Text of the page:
an excellent, fundamental, non-absolute and permanent reason to do something or refrain from doing something. Examples Fidelity, Reparation, Gratitude, Justice, Beneficence, Self-improvement, and Non-maleficience
Pluralistic, non-absolutis theories
These theories claim that morality is grounded in more than one moral principle, but that none of these principles are absolute (in other words, it claims that all the principles are merely prima facie principles.) This is where W.D. Ross's theory lies
Ross's Argument from additional reasons (against consequentialism)
Dinner date scenario 1) If consequentialism is true, then I have no moral reason to prefer A) to B) 2) However, I do have a moral reason to prefer A) over B) - ) Therefore, consequentialism is false (1,2 MT)
Monistic Absolutism Ethical Theories
Urge on one fundamental principle of morality and claim that it admits of no exceptions. Such as Divine command theory, ethical egoism, consequentialism, Kantianism)
Pluralistic Non-Absolustic Ethical Theories
Claim that morality is grounded in more than one moral principle, but that none of these principles is absolute. (in other words, it claims that all the principles are merely prima facie principles.) Such as W.D. Ross's theory
The Argument from Contradiction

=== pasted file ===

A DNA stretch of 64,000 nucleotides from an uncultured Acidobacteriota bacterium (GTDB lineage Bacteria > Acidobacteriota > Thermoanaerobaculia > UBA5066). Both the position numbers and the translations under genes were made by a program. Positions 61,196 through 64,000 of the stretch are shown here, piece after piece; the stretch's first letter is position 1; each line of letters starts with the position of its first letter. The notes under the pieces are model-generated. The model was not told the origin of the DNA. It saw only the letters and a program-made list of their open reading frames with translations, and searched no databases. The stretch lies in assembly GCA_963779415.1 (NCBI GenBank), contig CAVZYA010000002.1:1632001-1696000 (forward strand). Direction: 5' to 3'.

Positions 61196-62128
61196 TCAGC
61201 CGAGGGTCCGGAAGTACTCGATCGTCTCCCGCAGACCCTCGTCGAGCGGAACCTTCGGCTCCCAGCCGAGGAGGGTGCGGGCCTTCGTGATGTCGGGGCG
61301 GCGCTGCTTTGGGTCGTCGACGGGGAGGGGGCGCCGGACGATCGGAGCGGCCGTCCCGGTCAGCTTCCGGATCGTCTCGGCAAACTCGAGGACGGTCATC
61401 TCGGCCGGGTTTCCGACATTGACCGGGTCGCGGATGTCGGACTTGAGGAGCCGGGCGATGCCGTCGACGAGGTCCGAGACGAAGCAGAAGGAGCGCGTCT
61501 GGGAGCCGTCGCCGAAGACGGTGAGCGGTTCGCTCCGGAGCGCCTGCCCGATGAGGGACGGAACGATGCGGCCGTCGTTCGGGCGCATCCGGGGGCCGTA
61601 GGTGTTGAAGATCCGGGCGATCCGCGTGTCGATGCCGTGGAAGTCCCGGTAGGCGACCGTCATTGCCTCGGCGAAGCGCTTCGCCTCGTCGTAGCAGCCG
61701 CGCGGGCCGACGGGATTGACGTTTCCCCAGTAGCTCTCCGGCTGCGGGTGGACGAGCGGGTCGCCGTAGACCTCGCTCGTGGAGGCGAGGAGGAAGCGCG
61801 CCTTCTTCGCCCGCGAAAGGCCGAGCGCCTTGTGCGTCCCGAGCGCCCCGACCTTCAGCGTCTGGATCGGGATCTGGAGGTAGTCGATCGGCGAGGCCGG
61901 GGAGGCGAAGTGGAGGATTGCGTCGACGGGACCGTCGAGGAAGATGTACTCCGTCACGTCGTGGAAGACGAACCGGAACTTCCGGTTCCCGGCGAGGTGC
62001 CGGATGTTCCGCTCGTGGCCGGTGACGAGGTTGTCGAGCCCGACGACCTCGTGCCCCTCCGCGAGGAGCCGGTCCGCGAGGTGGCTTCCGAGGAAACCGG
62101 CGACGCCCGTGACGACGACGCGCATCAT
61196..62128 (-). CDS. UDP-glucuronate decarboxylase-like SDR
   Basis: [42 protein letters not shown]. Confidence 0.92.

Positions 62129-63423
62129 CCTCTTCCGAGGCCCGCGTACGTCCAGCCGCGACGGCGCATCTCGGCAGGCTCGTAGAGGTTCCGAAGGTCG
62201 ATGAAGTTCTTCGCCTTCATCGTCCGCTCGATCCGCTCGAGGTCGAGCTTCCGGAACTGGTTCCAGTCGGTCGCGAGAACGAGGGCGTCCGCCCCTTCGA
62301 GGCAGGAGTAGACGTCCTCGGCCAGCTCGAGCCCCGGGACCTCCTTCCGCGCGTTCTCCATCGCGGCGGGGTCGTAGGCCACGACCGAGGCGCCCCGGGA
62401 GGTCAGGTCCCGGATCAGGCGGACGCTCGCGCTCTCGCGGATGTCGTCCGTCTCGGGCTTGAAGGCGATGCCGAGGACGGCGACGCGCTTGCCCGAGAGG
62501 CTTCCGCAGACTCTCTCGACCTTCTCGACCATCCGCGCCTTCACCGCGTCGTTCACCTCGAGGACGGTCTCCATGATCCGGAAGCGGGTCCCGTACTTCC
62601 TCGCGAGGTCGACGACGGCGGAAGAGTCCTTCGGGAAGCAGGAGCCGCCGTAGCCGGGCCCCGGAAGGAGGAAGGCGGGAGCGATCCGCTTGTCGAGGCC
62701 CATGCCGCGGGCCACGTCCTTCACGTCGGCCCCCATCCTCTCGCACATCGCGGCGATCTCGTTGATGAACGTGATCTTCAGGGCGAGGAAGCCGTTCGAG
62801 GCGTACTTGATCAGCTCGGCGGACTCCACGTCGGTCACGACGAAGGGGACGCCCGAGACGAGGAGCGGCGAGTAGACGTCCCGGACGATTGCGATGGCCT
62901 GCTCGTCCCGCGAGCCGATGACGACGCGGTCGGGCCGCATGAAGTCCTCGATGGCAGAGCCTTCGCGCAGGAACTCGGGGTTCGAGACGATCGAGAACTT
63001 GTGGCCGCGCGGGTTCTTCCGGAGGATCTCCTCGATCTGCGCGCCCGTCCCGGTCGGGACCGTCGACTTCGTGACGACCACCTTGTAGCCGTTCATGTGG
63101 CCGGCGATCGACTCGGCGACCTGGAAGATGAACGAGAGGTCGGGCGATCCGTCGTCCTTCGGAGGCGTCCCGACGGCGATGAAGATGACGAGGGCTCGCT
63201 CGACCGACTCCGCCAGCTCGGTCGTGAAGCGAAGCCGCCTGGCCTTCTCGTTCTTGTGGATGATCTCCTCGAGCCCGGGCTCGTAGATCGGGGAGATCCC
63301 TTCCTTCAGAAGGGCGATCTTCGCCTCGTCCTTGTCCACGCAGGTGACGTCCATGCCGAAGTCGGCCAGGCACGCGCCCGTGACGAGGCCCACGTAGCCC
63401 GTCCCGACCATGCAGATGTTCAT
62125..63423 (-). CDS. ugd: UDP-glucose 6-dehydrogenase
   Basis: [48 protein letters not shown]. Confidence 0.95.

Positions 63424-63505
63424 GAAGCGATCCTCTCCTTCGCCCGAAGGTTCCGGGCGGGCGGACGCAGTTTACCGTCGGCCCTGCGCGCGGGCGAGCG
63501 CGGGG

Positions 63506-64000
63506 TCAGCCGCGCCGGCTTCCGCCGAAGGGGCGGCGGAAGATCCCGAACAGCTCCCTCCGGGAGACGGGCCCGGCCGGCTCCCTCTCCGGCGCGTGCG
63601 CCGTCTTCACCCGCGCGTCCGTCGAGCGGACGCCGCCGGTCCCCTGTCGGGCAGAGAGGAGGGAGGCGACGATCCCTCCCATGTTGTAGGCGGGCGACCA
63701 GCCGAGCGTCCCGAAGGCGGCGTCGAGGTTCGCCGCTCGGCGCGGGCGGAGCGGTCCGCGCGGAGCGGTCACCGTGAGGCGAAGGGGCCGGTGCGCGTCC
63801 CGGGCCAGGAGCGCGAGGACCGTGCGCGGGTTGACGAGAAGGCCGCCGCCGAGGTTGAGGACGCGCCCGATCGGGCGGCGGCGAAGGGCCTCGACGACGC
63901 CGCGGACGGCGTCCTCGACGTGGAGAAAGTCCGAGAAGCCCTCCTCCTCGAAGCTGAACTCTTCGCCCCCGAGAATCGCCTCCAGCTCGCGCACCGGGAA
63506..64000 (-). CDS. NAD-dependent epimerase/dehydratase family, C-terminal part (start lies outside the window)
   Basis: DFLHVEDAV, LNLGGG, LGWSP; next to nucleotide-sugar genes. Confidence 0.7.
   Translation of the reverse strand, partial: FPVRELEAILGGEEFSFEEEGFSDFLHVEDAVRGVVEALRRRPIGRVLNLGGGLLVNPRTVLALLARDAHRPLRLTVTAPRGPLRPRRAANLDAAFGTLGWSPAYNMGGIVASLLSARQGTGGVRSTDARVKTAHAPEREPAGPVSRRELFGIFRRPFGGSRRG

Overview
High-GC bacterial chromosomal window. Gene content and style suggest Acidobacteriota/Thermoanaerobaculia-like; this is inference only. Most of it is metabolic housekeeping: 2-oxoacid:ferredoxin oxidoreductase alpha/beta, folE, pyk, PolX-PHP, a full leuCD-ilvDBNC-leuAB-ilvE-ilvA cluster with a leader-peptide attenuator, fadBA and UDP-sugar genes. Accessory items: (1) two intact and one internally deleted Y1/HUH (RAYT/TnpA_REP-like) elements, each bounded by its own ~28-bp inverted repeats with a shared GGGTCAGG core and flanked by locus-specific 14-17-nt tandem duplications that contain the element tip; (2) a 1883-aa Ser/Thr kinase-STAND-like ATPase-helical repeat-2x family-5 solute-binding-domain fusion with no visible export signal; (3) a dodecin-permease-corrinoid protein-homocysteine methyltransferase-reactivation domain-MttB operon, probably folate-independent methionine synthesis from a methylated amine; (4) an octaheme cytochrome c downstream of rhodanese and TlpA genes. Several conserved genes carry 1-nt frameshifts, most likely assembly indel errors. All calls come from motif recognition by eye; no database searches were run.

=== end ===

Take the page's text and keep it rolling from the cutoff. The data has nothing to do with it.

1) If there is more than one absolute moral rule, then they are bound to conflict at some point. (Always keep your promises / Never deliberately harm innocent people) 2) If absolute rules ever conflict then this generates a contradiction. 3) If a theory generates a contradiction then it is false. - ) Therefore, any theory that endorses the existence of more than one absolute moral rule is false.
Reply to The Argument from Contradiction
Problem with Premise 1 True for positive rules/prohibitions but this is not true for negative rules/prohibitions Problem with Premise 2 What about moral Dilemmas (Where we have the all-things-considered obligation to perform some action x and the all-things-considered obligation not to perform x)
The Argument from Irrationality
1) If perfect obedience to an absolute prohibition can frustrate the underlying purpose of the rule, then the rule is irrational. 2) Perfect obedience to any absolute prohibition can sometimes frustrate its underlying purpose. - ) Therefore, absolute prohibitions are irrational. (1,2 MP) Ex: Never deliberately kill an innocent person. a) kill an innocent person. OR b) allow everyone to die including the innocent person